In my recent interview with Professor Robert Oscar Lopez, we discuss parallels between the tactics and motives of the LGBT Lobby and the Bolsheviks in Russia a hundred years ago.  Please listen by clicking here.

The modus operandi of the LGBT lobby and the Bolsheviks are strikingly similar.  But that’s the case with every power-grabbing scheme.  A hundred years ago the Bolsheviks pretended to be the champion of the “workers.”  Likewise, today statists call themselves the champions of gays and transgenders.  It’s basically the same dynamic.  The LGBT Lobby serves ultimately to consolidate power in the hands of the elite few.  So what else do these movements have in common?

  • The abolition of the autonomous family as the ultimate goal.
  • Propaganda tactics that rely heavily on smear campaigns and cultivate the fear of becoming a non-person.
  • Conformity of expression through obedience to political correctness.
  • Replacement of free exchange of commerce and ideas with ironclad regulations and censorship
  • Nomenklatura — an elite clique in power — rules over all and directs a mammoth bureaucracy
  • The takeover of the media at the outset in order to control the narrative and silent dissenters

That’s just for starters.  And if the “Equality Act” is passed by Congress, you can bet that compliance will be enforced and dissent will be punished.  That’s a censorship act window-dressed as non-discrimination.  It has nothing to do with protecting any minority demographic.  The minority demographic — in this case gays, lesbians, transgenders — are simply being used as pawns.  Their grievances are being used as a pretext to consolidate all power into the hands of an elite mob.  This is very much in keeping with the pattern of the Bolsheviks who cherry-picked winners and losers once they took on the mantle of “vanguard” — or protector — of the workers.  The Bolshevik mob never cared about the working class, except as a useful propaganda tool in their bid to grab power.  In the Soviet Union, those deemed “counter-revolutionary” would be labelled as “enemies of the people.”  We see the same pattern today with the LGBT lobby.  And it will get much worse if the “Equality Act” goes into effect, giving the government the power to punish those it deems “anti-gay.”

So, at the end of the day, what have you got?  Answer:  a society ruled by elites, or a “nomenklatura.”  Your currency is political connections that you “earn” through compliance with the mob.  That’s how mammoth bureaucracies lock in power for their rulers.  Instead of a society based upon the free exchange of goods, services, and ideas, you end up with gatekeepers — all up and down the bureaucratic ladder — who make sure the only kind of currency in use is political compliance and connections. In this sort of power structure all totalitarian societies poison personal relationships.  They cultivate scarcity, which creates a nasty dog-eat-dog mentality.  They cultivate ignorance so that free thought is dimmed. It’s a divide-and-conquer scheme in which people become separated as never before. As history has proven time and again in such cases, it is submission — and not resistance — that is truly futile.

 

Abortion is about Separating Us All, Man, Woman, and Child

Ad for the Tinder App, which is basically for hooking up with sex partners who happen to be in the local area.   This sort of stupid is ultimately what abortion is for. Everybody loses.

I’d like to share an article I wrote a little while ago for the Federalist about my take on pro-abortion men:  Click here to read “Why Pro-Abortion Men are Anti-Woman.

Anyone who can see the reality of sex distinctions understands that women are more emotionally invested in pregnancy than men. So it is undeniable that women are the biggest losers in a society that promotes casual sex. So who are the prime “beneficiaries” of abortion on demand?  Women? Or the men who wish to use and then discard women?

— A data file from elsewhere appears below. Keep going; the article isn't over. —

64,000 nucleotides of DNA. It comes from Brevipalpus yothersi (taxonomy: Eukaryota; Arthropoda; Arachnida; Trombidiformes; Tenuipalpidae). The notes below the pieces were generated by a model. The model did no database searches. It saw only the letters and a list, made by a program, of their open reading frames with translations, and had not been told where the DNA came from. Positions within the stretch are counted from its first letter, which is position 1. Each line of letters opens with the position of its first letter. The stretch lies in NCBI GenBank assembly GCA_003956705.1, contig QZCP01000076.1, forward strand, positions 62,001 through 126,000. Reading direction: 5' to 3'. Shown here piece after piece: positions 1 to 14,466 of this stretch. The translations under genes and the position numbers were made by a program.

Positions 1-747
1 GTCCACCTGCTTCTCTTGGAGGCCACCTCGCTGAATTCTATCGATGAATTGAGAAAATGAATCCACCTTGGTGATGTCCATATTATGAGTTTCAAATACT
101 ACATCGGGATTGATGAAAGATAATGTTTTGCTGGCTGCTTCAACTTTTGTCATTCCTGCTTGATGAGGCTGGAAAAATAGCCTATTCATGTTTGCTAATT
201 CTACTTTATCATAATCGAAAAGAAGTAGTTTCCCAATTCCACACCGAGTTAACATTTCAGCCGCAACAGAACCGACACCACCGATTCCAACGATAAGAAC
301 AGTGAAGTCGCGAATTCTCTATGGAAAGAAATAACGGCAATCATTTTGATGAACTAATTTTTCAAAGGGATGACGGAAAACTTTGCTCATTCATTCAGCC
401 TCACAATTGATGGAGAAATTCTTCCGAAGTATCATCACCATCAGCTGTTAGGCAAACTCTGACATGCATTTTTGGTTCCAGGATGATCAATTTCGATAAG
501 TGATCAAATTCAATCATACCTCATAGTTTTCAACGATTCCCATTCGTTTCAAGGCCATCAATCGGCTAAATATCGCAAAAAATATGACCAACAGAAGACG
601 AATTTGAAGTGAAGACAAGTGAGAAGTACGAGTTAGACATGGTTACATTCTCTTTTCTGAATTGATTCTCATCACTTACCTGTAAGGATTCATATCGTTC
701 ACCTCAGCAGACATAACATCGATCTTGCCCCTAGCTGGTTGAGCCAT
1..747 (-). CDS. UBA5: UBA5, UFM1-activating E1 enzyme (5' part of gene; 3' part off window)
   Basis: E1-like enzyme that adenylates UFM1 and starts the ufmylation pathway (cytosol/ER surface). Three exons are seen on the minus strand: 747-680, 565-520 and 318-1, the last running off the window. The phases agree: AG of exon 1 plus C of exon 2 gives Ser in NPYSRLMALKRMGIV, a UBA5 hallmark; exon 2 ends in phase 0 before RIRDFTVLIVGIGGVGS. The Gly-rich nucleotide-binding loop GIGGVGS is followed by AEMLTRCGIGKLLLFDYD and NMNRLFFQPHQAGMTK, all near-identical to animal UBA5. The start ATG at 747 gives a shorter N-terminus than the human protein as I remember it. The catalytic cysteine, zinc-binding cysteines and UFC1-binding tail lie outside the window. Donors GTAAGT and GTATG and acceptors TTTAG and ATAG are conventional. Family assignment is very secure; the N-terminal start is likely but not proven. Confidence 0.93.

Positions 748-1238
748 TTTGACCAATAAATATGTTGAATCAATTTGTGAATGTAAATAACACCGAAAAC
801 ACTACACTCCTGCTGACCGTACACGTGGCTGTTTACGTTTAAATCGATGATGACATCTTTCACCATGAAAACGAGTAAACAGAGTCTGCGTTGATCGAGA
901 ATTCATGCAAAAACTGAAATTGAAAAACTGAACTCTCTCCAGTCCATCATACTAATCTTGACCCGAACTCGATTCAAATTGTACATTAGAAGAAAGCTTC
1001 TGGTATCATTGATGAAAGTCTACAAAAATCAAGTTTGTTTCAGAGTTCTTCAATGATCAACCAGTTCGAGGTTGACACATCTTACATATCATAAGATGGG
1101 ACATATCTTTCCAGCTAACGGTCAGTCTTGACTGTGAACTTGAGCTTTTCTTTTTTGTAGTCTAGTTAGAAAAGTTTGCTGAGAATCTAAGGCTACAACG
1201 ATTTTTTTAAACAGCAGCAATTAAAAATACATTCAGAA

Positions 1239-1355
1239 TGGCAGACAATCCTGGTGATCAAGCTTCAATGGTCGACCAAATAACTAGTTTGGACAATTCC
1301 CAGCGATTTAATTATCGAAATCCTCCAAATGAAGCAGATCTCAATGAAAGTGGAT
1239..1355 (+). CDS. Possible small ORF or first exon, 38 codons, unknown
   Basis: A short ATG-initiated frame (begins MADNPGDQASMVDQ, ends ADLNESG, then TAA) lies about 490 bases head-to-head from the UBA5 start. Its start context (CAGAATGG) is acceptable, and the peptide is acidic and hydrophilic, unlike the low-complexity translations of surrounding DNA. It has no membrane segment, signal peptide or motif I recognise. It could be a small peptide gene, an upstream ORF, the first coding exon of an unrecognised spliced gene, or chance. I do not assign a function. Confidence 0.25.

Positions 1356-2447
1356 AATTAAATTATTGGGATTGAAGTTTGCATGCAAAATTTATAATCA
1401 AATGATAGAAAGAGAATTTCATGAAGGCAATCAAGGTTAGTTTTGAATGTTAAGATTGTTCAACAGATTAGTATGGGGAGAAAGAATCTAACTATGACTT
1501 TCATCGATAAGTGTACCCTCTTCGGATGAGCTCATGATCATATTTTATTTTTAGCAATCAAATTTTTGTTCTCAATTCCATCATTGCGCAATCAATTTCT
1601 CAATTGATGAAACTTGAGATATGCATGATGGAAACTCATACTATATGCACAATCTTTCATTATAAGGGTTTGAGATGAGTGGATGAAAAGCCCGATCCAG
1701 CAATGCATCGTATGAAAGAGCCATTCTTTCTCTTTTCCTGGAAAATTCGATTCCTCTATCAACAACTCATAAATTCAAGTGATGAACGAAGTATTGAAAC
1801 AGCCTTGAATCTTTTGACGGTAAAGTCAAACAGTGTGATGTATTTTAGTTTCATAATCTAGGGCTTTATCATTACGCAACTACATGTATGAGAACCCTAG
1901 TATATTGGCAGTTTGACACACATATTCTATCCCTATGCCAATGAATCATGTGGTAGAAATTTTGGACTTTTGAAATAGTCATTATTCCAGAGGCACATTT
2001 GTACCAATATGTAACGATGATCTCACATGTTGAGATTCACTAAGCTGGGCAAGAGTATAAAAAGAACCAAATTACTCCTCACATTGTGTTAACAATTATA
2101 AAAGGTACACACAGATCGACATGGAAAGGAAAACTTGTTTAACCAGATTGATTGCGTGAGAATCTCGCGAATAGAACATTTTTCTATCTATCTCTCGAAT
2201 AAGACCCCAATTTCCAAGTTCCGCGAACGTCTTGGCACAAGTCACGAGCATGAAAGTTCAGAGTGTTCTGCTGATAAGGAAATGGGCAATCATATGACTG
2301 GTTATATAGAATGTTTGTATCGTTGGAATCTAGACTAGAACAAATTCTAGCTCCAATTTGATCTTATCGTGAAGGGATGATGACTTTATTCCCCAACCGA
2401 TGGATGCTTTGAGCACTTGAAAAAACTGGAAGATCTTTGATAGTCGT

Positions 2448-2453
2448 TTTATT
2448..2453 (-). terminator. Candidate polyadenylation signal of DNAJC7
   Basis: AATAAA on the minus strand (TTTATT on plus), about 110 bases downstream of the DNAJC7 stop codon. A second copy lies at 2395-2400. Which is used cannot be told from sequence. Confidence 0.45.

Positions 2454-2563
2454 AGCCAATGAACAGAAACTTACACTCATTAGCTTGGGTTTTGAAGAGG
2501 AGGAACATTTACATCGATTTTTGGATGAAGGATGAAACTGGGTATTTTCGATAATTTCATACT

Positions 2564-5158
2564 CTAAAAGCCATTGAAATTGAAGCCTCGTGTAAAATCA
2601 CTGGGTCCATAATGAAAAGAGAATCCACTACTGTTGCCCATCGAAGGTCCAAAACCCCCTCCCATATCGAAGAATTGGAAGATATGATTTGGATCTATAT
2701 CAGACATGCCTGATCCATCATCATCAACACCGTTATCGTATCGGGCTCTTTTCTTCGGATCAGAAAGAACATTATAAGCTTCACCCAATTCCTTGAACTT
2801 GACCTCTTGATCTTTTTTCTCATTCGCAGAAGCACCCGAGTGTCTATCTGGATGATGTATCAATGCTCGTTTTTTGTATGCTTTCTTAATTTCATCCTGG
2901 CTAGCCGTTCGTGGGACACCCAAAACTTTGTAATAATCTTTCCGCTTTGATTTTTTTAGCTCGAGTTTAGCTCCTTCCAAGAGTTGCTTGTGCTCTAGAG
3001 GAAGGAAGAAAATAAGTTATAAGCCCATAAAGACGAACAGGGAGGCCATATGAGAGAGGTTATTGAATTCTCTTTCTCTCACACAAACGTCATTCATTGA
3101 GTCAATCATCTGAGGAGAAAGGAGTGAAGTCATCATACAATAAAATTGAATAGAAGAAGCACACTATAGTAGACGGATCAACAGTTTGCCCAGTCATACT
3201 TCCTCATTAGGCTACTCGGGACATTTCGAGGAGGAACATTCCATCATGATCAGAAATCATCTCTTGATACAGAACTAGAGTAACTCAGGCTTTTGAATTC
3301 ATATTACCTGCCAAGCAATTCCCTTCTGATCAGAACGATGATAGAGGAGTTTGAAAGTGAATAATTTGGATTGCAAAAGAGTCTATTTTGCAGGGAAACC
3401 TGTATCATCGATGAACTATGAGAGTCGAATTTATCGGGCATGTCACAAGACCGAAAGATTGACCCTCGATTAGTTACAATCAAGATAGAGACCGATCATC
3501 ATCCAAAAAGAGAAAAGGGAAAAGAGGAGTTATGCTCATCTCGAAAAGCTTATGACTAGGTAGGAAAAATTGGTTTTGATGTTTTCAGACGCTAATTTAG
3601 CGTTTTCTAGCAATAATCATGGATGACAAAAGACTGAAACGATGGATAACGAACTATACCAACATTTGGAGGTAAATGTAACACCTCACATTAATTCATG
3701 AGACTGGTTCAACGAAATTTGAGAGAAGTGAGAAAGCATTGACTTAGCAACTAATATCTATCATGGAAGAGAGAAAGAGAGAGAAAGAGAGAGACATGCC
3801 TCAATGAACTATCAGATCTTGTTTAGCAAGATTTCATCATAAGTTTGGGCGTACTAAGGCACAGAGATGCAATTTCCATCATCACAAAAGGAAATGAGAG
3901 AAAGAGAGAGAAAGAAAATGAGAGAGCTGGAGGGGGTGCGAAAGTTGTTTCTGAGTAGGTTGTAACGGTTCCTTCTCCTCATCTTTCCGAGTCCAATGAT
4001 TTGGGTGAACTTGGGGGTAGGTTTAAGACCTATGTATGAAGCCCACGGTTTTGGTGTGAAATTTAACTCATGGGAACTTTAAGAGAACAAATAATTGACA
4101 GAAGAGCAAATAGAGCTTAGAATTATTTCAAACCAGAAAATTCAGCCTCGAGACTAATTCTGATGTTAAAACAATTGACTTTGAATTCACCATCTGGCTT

Clearly, it’s the latter.  The dirty little secret is that it wasn’t really grassroots women activists who got abortion legalized, though they carried the sound bites.  A little history shows us that abortion on demand was really an operation from the top down. Establishment men were the ones who pushed hardest for it and made it happen.  Elitist men in the courts and legislatures made it happen.  Feminists? They basically ran cover for them right through the Roe v. Wade decision handed down by seven male Supreme Court justices in 1973.  Oh, sure, these men would couch it all in terms of “women’s rights” and hold themselves up as champions of women.  Very convenient.  Big of them. Easy too, because their feminist allies were their subservient enablers.

Another point is that women have always polled consistently more pro-life than men.  The margin may not be huge, but it’s a persistent gap.

In my article, I discuss a recent Vanity Fair piece that’s laid bare the wasteland of the hook-up culture spawned by our abortion culture.  Many defend hooking up by claiming: “This is 2015 and things have changed.” I can only respond: “This is a total throwback to ancient times. And nothing has changed.”  The Vanity Fair essay is hard to read with its descriptions of men and women using the Tinder app — which you can see in the ad above — obsessively looking for sex partners in the near vicinity.

But it was all so predictable:  jerk men taking advantage of women who are clearly looking for intimacy but pretend they are not.  The irony revealed by the Vanity Fair article is that the women hooking up don’t even enjoy the sex.  And the men are so steeped in competing with other men for conquests — through the “wonders” of phone app technology — that in their 20’s and 30’s they have an epidemic of erectile dysfunction.  It’s all so pointless and stupid, aside from being cruel and destructive.

“Abortion really makes you hate men,” is an apt quote from a college classmate after she told me about her abortion.  This clarified for me that abortion is like Total Warfare on personal relationships. It’s all about separating us from one another.  It severs the mother-child bond as well as the man woman bond.  (The father-child bond was the first casualty.)  The abortion mentality requires destructive coping mechanisms in which the women must emotionally separate themselves from the person of the child as well as from the father.

So much love has gone missing through the descent into our culture’s abortion mindset.  People have lost so much respect for life, for others, and for themselves.  Intimacy has become elusive for so many.  And happiness? So much of it gone, in the name of “choice.”